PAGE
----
No Link Between Heart Disease and Fat in Diet, Results Support Dr. Hanan Polansky’s Discovery
Analysis of 72 studies published in reputable journals has shattered the standard belief linking saturated fats and heart disease. Results support Microcompetition.
CA (PRUnderground) May 12th, 2014
A meta-analysis, which analyzed studies involving 600,000 participants in 18 countries, has determined that there is no correlation between cardiovascular disease and saturated fat in one’s diet. This surprising result was published on March 18, 2014, in the Annals of Internal Medicine, a publication of the American College of Physicians. This result, while overturning 50 years of accepted dogma, lends support to previously controversial ideas that latent viruses are at the root cause of many chronic diseases.
According to Dr. Hanan Polansky, author of Microcompetition with Foreign DNA and the Origin of Chronic Disease, heart disease and similar disorders can be traced to latent viral infections. The Theory of Microcompetition suggests that viruses are genetic parasites that modify the behavior of human genes without breaking them, that is, without mutating the human genes. Dr. Polansky has noted that microcompetition applies to an array of viruses, genes, and diseases.
Earlier research also strongly supported a link between viruses and heart disease. As discovered by Dr. Kenichi Fujise of the University of Texas Medical Branch in Galveston (the Journal of the American College of Cardiology, October 24, 2011), women infected with the human papillomavirus, or HPV, are several times more likely to suffer a heart attack or stroke than uninfected women. It was further noted in the study that “about 20 percent of patients with heart disease lack obvious risk factors (such as levels of saturated fat in the bloodstream).” Similarly, a British study published in the journal Neurology on January 21, 2014, looked at over one hundred thousand subjects carrying the varicella zoster virus (VZV) and found that they had a higher risk of vascular disease than the uninfected.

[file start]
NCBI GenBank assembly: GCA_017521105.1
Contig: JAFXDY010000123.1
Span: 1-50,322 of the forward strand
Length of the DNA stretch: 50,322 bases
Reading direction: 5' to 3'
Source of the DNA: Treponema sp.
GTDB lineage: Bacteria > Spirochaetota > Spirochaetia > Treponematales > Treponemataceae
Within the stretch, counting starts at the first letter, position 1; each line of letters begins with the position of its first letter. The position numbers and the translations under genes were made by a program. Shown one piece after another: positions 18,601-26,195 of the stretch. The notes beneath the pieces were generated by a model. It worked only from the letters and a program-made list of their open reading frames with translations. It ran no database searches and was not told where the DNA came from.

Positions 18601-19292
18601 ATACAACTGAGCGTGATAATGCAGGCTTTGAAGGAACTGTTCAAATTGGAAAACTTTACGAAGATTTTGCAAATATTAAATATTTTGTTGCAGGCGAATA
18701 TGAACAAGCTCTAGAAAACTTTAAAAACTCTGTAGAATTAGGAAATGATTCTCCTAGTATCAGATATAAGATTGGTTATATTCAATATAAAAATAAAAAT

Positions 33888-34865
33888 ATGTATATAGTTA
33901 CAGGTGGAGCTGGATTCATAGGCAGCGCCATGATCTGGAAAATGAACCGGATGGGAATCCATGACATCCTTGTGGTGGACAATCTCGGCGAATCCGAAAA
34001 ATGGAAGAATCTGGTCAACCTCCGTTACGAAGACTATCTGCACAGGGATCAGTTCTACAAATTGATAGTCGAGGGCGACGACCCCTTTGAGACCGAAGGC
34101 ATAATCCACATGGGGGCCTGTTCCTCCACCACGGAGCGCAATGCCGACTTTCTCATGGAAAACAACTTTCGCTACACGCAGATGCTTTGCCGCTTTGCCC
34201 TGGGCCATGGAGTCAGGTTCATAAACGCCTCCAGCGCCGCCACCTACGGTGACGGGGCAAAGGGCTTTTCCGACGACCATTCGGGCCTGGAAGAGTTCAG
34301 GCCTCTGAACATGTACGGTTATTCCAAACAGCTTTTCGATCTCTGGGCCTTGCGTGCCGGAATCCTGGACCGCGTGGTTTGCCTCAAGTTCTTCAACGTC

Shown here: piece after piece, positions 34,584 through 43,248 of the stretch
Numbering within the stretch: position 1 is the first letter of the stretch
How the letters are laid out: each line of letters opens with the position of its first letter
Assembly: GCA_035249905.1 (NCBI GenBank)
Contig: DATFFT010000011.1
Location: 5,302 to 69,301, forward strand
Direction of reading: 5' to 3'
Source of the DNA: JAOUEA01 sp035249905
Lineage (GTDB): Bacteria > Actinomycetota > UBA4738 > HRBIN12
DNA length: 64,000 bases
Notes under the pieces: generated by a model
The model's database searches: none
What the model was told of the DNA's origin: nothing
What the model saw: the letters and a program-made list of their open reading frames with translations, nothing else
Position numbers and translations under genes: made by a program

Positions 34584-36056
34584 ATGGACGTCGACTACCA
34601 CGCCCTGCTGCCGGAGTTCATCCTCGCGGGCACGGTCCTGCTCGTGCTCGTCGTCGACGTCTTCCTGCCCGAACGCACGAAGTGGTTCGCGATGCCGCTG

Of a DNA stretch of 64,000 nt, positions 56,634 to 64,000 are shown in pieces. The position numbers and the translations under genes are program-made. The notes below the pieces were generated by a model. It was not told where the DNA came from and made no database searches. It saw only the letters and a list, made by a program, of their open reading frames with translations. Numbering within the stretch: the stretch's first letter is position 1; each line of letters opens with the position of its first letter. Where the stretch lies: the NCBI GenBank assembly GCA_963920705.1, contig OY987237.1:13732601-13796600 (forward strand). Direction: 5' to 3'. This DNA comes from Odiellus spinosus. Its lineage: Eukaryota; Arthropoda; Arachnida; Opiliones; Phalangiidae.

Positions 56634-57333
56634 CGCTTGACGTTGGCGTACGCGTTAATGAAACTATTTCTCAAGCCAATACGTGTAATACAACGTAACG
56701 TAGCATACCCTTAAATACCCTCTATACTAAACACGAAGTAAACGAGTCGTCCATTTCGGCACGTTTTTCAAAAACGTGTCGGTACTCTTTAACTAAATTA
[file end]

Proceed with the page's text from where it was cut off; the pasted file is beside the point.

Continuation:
In addition, researchers at Ohio State University found that signs of a latent Epstein Barr Virus (EBV) infection were more common among patients who had suffered a heart attack. According to a January 2013 article on the finding, “Identifying a solid link between a reactivated virus and heart disease is important because of the prevalence of EBV, a human herpes virus that causes infectious mononucleosis and several different types of tumors. An estimated 95 percent of Americans have been infected with the virus by adulthood.”
Research into cases of fatal myocarditis from 1970-1998 found that another common virus, cytomegalovirus (CMV), was found to be latent in a great majority of the patients who had an otherwise healthy immune system (see Clinical Infectious Diseases, from March 1, 2005). The study’s authors conclude that this analysis “may have important clinical implications for the treatment of severe acute myocarditis.”
In light of the above studies and Dr. Polansky’s research, Greg Bennett of the Center for the Biology of Chronic Disease (CBCD), stated, “The findings of the Annals of Medicine, which showed no association between saturated fat and heart disease is no surprise” to those familiar with Dr. Polansky’s writings, in which he predicted more than ten years ago that viruses would be found to be the cause of most major diseases, including heart disease. The CBCD is also not surprised at the push back from many in the medical community and the pharmaceutical industry, as they refuse to revise their long-held assumptions (see “No link found between saturated fat and heart disease” in the Telegraph.co.uk from March 18, 2014). In order to fully grasp the revolutionary implications of the Theory of Microcompetition, the CBCD encourages doctors and other healthcare professionals to read Dr. Polansky’s book for themselves.
The Center for the Biology of Chronic Disease (http://www.cbcd.net) is a not-for-profit tax-exempt organization under section 501(c) 3 of the IRS tax code. The center’s mission is to advance the research on the biology of chronic disease and to accelerate the discovery of a cure for these diseases. The CBCD first published Dr. Hanan Polansky’s highly acclaimed “Purple” book, entitled “Microcompetition with Foreign DNA and the Origin of Chronic Disease” in 2003. In this book, he explains how foreign DNA fragments can cause many major diseases. The book has been read by more than 5,000 scientists around the world, and has been reviewed in more than 20 leading scientific journals. These statements have not been evaluated by the Food and Drug Administration. This product is not intended to diagnose, treat, cure, or prevent any disease.